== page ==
3. Tim says:

    Thanks Matt, great use of scripture. Well said.Gogo… I’m not sure McArther is an appropriate person to quote in this discussion. People like him are part of the problem. They would rather win the moral argument than win the souls of the people they are arguing with. Couple that with his doctrinal view of Election and you have a system of teaching that berates people on the basis of elitism and arrogance. That being said you don’t see Christ either condemning or berating individuals who were outside the community of believers. It seems the only people he outwardly condemned were the religious leaders and the merchants outside the temple.

  4. gogo says:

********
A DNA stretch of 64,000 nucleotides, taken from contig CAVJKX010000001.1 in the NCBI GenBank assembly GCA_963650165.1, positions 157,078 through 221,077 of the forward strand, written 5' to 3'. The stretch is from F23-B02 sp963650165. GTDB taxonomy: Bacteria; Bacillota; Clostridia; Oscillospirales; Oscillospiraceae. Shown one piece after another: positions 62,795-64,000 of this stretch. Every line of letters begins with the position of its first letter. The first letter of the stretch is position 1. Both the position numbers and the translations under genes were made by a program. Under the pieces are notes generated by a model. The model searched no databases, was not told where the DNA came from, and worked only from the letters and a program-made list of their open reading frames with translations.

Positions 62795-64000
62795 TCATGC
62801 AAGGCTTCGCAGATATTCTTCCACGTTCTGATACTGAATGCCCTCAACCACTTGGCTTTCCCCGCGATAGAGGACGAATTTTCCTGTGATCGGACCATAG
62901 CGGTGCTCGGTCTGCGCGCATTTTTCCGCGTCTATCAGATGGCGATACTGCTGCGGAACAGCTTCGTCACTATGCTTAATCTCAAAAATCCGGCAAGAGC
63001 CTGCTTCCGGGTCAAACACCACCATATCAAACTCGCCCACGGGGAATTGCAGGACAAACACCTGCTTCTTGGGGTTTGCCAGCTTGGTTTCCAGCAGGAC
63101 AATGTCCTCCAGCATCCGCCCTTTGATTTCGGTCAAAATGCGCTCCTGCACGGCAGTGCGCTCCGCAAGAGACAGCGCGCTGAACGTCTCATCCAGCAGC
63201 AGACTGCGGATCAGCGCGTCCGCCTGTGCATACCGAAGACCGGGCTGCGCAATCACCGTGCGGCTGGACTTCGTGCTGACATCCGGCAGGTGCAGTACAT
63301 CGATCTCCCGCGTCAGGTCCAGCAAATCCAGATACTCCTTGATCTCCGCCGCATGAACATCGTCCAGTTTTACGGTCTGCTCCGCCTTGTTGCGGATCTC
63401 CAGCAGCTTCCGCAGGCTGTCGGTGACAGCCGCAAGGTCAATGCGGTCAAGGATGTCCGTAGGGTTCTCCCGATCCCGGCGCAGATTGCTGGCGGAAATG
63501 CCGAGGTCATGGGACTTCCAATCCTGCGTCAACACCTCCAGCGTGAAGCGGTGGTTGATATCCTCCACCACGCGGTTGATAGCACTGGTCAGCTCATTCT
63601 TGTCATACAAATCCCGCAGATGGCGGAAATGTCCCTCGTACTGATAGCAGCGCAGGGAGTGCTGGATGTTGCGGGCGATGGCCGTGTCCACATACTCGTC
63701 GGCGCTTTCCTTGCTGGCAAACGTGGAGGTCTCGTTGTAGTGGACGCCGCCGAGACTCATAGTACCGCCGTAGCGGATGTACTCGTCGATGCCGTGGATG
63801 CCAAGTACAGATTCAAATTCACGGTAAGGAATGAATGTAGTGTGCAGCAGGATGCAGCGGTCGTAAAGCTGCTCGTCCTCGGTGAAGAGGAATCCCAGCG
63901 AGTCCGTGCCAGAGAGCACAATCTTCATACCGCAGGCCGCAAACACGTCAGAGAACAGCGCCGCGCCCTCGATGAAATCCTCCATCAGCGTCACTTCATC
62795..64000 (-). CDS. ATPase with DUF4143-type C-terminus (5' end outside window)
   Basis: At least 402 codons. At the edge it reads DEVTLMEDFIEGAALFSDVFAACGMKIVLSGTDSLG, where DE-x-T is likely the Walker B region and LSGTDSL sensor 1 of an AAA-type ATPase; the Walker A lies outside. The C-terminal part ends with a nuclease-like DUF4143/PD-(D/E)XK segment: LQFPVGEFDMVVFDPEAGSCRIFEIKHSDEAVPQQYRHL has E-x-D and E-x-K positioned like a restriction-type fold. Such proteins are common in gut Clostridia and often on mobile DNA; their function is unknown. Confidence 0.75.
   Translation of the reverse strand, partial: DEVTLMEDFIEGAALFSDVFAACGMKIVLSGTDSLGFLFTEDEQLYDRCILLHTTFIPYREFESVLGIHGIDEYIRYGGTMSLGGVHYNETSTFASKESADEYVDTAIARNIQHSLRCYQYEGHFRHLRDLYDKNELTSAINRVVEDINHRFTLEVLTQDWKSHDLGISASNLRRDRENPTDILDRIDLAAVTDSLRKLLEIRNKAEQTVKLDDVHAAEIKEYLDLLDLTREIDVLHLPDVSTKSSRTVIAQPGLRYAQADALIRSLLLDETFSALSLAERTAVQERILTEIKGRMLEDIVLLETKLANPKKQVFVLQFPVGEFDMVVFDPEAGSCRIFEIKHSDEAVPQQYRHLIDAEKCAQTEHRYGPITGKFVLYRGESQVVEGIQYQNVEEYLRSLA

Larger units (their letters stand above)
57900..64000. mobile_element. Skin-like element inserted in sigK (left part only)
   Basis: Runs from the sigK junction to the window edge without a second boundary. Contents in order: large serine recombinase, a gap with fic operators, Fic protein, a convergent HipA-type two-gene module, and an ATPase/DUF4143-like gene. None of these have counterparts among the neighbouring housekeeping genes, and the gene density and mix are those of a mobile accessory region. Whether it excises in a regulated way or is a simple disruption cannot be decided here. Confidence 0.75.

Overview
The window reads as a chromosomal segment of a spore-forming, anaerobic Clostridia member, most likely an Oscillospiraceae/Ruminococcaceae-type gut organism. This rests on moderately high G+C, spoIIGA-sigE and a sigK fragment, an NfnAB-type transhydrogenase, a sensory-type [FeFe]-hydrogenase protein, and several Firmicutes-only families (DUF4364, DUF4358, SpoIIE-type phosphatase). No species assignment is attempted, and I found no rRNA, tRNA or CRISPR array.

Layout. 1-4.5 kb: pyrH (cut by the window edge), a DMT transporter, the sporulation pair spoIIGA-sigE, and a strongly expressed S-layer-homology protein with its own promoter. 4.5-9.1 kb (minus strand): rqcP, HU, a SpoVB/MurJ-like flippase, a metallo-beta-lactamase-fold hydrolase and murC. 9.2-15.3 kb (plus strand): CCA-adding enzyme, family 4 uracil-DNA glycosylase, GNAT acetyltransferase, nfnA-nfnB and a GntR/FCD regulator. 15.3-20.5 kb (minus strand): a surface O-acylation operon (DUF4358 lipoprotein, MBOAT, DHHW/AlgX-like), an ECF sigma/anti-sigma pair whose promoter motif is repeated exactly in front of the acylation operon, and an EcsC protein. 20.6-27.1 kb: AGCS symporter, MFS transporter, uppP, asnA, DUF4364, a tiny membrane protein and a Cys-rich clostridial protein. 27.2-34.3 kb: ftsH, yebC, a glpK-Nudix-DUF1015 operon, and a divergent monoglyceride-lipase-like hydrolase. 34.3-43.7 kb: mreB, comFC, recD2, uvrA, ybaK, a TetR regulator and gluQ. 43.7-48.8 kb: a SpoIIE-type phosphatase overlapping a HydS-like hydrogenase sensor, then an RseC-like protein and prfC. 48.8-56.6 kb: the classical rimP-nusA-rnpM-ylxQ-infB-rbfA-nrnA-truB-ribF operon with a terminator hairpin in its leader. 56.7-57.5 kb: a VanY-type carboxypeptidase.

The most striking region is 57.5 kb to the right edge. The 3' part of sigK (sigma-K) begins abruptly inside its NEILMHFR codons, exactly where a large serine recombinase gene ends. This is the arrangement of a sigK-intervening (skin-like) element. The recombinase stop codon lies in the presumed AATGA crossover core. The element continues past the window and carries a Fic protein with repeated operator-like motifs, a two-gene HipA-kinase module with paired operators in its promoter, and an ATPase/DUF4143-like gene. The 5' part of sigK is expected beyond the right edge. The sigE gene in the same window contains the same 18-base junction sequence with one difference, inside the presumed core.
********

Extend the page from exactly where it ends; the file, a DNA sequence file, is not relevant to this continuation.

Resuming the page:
Well, let us think about this. When Jesus began preaching it was, “Repent for the Kingdom of heaven is at hand” (Mt 4:3). “The time is fulfilled, and the Kingdom of God is at hand; repent and believe the gospel” (Mk 1:15) If he was not teaching about sin and calling people to repent of that sin, then how do they know what to repent of? He later (Mt 5:21-43) goes on to preach the about the Law. Several times during this sermon he says things like, “You fool, shall be guilty enough to go into the fiery hell (vs.22),” “if your right eye makes you stumble, tear it out and throw it from you; for it is better for you to lose one of the parts of your body, then for your whole body to be thrown into hell (vs. 29),” “if your right hand makes you stumble, cut it off and throw it from you; for it is better for you to lose one of the parts of your body, than for your whole body to go into hell” (vs. 30). Yes, he also talks about loving others and turning the other cheek, but he also calls out people’s sin. He even denounced entire cities because they did not “repent.” “Then He began to denounce the cities in which most of His miracles were done, because they did not repent… Nevertheless I say to you, it will be more tolerable for Tyre and Sidon in the day of judgment than for you. And you, Capernaum, will not be exalted to heaven, will you? You will descend to Hades; for if the miracles had occurred in Sodom, which occurred in you, it would have remained to this day. Nevertheless I say to you that it will be more tolerable for the land of Sodom in the day of judgment than for you” (Mt 11:20-24). He called an entire generation “wicked” (Lk 11:29). He cleansed the temple and said, “you have made it a robbers den” (Mk 11:17). All of this was pointing people to the real problem in their lives, sin. Your right that He does not berate “individuals who were outside the community of believers,” but he does condemn sin and when he did so against the Spiritual Leaders should be taken into account as well. Why? Because He did so in straightforward ways and in many public setting which would have been a great way of getting all who could hear the message to start thinking deeply about their own lives and the sin that linger within. If we were to hold back from pointing out sin in others lives then it would be reasonable to think that the Disciples and the early church would have known this and followed it. Peter called out peoples sins, “Repent, and each of you be baptized in the name of Jesus Christ for the forgiveness of your sins” (Acts 2:38). “Therefore repent and return, so that your sins may be wiped away” (Acts 3:19). Ananias and Sapphira must have missed the morning seeker sensitive service (Acts 5:1-11). Steven really went overboard, “You men who are stiff-necked and uncircumcised in the heart and ears are always resisting the Holy Spirit; you are doing just as your fathers did” (Acts 7:51). Peter jumps all over Simons sinful act, “May your silver perish with you, because you thought you could obtain the gift of God with money! You have no part or portion in this matter, for your heart is not right before God. Therefore repent of this wickedness of yours, and pray the Lord that, if possible, the intention of your heart may be forgiven” (Acts 8:20-22). In the book of Acts, where are the sermons telling sinners that God loved them and had a wonderful plan for their lives? You do not find them. Instead, you find sermons on guilty sinners who desperately need to repent of their sins. What about the Apostle Paul? Well, anyone who reads his writings knows he points out sin in some very straightforward ways. Look, God does love people and wants them to repent of their sins, but if we do not point out sin in the lives of people, even in ourselves, then how do we know what we need repentance from? How would we know what we need to stand up against? I agree that we cannot just go around shouting out SINNER everywhere we go. We must love and give ourselves away, but we can never become so concerned with what others might think that it dictates the message of Christ into a watered-down version for the purpose of comfort and entertainment.